Look at this l’il guy
Look at this l’il guy
Simon Pegg is officially perfect
Goodbye, my…my t’hy’la. This is the last time I will permit myself to think of you or even your name again.
I never thought I could love anyone but myself Now I know I can't love anyone but you.
unless you’re willing to steal a federation starship, steal a klingon bird of prey, blow up the federation starship and take my body to my home planet in order to save my soul then we can’t date im sorry i don’t make the rules
Real excited about this! The 8-bit gif poster I made is live on the official Star Trek Into Darkness app
just as much as a man can
Marina Sirtis as guest conductor on the Paramount Scoring Stage during the final season of TNG.
jcatgirl asked: hi, i don’t know what being graycatted means, but i am v interested in hearing why the creation of kira nerys and the casting of nana vistor is important.Oh, my sweet summer child. You don’t know what you’re getting into with me, but you’re about to learn. Okay. I feel like I’m constantly drafting the ultimate
Key to All MythologiesOde to Kira, and never managing to do it proper justice. But I’ll try to respond to this. Here we go. (FYI: graycatting, defined.)
First of all, I write this with deep affection and respect for Ro Laren. Because Ro Laren is important for a lot of reasons. Her arc is one of coming to terms with trauma. She is a ferocious, rule-breaking woman whose rule-breaking we are meant not only to empathize with but, ultimately, to esteem. (I’m trying to avoid spoilers here for my brand-new Trekster friend, but y’all know what I’m talking about.) But Ro Laren is also representative of an archetype of Tough Girls on television, especially in genre shows: so powerfully repressed that she can’t access her own emotions or forge adequate relationships. (That said, two important things that TNG does better than most: one, the person who helps Ro to resolve some of this is GUINAN, not some pushy dude-romantic-interest; and two, ‘Pre-emptive Strike’ is so intelligently the story of her learning this about herself and finding a path appropriate to herself.)
Now. It seems clear to me that the pilot of DS9 was written with Forbes’ (very brilliant) portrayal of Ro in mind. If you’re familiar with Ro, when you first meet Kira, gesticulating and shouting in Sisko’s office, Nana Visitor can come off as an incompetent ham. What the hell is this woman doing, I thought, the first time I saw ‘Emissary.’ Where’s Ro Laren? I miss Ro Laren. This lady’s overselling it, throwing a fit instead of seething at a low burn like she’s supposed to.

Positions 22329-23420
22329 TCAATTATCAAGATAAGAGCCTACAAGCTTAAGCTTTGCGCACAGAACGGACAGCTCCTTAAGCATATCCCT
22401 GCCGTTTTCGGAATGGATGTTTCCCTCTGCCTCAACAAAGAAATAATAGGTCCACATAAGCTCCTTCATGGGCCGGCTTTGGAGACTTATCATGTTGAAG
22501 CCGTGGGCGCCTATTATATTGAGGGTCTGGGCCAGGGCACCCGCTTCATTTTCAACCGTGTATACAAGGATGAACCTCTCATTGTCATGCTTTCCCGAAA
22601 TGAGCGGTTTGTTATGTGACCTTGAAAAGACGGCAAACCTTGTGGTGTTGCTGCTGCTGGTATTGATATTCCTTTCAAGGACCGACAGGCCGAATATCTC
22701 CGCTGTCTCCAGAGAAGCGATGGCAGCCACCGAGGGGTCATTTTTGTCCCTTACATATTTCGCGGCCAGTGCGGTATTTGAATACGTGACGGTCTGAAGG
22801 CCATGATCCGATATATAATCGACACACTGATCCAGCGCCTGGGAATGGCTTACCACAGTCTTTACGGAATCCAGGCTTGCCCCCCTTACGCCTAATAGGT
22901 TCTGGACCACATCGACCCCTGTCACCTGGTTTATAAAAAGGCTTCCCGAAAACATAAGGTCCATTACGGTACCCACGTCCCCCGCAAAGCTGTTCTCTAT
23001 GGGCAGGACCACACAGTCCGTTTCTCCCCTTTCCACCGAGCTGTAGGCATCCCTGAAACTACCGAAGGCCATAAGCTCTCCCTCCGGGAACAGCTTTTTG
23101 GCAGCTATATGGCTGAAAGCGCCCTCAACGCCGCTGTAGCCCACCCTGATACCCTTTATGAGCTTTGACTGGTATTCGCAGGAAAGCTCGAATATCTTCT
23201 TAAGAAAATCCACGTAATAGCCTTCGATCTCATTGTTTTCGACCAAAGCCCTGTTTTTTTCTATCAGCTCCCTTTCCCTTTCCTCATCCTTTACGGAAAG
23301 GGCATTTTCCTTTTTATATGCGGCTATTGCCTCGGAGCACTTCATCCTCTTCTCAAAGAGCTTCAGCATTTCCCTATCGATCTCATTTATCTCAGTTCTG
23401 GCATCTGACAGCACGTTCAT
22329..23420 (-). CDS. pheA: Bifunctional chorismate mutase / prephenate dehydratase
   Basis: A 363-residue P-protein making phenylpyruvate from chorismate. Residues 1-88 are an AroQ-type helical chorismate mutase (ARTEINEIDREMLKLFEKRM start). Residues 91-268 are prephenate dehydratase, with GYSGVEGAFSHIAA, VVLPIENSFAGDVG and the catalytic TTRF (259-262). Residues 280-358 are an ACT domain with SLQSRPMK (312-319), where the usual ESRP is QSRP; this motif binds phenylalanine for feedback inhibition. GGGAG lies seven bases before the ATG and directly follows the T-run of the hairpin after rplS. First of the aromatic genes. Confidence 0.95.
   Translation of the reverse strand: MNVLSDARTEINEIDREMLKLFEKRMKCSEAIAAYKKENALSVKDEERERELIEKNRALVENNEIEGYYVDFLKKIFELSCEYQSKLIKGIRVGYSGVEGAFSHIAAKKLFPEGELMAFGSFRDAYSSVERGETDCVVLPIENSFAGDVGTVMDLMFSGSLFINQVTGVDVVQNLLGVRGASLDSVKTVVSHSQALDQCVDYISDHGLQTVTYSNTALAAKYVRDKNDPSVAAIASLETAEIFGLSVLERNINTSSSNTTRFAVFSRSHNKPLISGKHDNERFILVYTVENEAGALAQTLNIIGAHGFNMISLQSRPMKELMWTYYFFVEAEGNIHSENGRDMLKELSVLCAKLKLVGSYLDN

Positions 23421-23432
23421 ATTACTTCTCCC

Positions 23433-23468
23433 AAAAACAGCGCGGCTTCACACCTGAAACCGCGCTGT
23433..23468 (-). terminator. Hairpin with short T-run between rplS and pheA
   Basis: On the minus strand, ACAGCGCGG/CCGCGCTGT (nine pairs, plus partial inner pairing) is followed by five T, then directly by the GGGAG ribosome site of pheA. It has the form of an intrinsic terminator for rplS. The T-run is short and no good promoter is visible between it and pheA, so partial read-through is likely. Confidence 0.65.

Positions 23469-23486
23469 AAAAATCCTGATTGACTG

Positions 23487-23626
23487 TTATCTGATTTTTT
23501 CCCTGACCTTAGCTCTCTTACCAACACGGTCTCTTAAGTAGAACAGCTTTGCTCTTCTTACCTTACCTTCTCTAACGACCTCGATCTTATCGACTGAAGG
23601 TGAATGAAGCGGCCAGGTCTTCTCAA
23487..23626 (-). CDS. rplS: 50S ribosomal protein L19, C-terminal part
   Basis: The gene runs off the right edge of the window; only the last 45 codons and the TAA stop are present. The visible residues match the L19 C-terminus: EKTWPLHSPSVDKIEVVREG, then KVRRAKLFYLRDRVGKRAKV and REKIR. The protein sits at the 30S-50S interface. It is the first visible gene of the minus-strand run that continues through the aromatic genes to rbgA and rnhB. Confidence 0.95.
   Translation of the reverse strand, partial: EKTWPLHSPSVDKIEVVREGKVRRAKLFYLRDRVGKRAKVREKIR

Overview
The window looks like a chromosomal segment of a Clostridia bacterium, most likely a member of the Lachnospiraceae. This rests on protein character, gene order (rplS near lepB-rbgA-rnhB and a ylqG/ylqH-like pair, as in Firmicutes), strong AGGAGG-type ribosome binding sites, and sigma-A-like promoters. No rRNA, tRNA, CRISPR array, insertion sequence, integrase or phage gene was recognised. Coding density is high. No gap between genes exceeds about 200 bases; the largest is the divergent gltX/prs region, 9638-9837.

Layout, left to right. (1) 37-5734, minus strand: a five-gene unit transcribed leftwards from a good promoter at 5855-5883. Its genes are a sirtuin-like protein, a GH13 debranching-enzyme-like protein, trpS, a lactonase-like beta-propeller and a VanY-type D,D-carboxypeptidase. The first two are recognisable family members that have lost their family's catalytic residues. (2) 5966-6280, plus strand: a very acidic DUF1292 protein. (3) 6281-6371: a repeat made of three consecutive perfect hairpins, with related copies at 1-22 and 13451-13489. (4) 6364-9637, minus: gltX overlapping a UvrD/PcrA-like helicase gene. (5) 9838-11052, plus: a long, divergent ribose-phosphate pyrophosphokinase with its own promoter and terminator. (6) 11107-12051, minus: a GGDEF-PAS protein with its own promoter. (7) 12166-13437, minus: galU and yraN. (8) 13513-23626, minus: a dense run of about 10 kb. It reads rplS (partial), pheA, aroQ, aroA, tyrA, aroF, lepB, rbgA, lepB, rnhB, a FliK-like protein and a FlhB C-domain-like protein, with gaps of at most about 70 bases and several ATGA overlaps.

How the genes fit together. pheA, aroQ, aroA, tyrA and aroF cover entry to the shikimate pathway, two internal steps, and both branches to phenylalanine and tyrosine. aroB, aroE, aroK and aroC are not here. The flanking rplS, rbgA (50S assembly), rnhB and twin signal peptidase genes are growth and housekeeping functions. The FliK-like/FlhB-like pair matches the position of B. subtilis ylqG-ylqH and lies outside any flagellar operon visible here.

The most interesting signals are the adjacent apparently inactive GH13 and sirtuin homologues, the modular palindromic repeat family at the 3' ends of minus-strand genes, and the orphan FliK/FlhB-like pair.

Because the pilot was written for Ro Laren, but Nana Visitor was already playing Kira Nerys. I have no way of knowing what went on in the minds of DS9’s writers and directors, or between them and Nana, in those early days. But I would be willing to bet cold hard latinum that they saw her explode into a role that had been written for repression and bitterness, and crafted the character to follow accordingly.
And that gift of Nana’s for a controlled performance of wild, complicated, sometimes self-contradicting emotion is what makes Kira Nerys as important as she is.
And Kira Nerys is important because she breaks the mold in which Ro Laren is stuck. Kira Nerys is a Tough Girl who shoots first and asks questions later, who’s all instinct, all impulse, and who is also entirely, availably emotional. And that part of her, the part of her that’s all feeling, is seen by the other characters and by the frame of the show as her strength. ‘Her presence,’ as Terry Farrell put it, ‘is her strength.’ You just do not see that on TV, that combination of toughness with feeling. (The sole other example I can think of is late-series Gabrielle of Xena: Warrior Princess.)
She also gets to have powerful, healthy relationships. Lots of them. Friends and mentors and lovers and co-workers and mentees, with whom she lives and learns. The key example, I think, is the evolution of her relationship with Sisko over the course of the first season. Sisko sees just how volatile she is, just how impulsive, and he trusts and respects her for it. Even when he knows she’s wrong – and she often is, those early days – he lets her play it out, whatever it is, lets her learn on her own terms, and never forces her hand. (Again, trying to avoid even minor spoilers, but see my ‘soph rewatches ds9’ tag for some recent installments in my incoherent thoughts on this.)
She is a survivor of trauma, not a captive to it. This is the most important thing about Kira, and the rarest thing in women on television. No matter how much she loses – and she loses so much, over and over – she continues to grow, to be in feeling and in relationship in ways that allow her to grow, to survive in the fullest sense of the term.
And I think it’s all down to that explosiveness of Nana Visitor’s in the pilot. She took the frame she’d been given, and she broke it open into something new and revolutionary. I have never really been one to fangirl actors, but Nana Visitor is the one I truly want to meet in real life, if only to say: ‘Thank you. You made it possible for me to stop apologizing for being intense and emotional.’ I think she made that possible for a lot of women. I can’t begin to measure the value of that.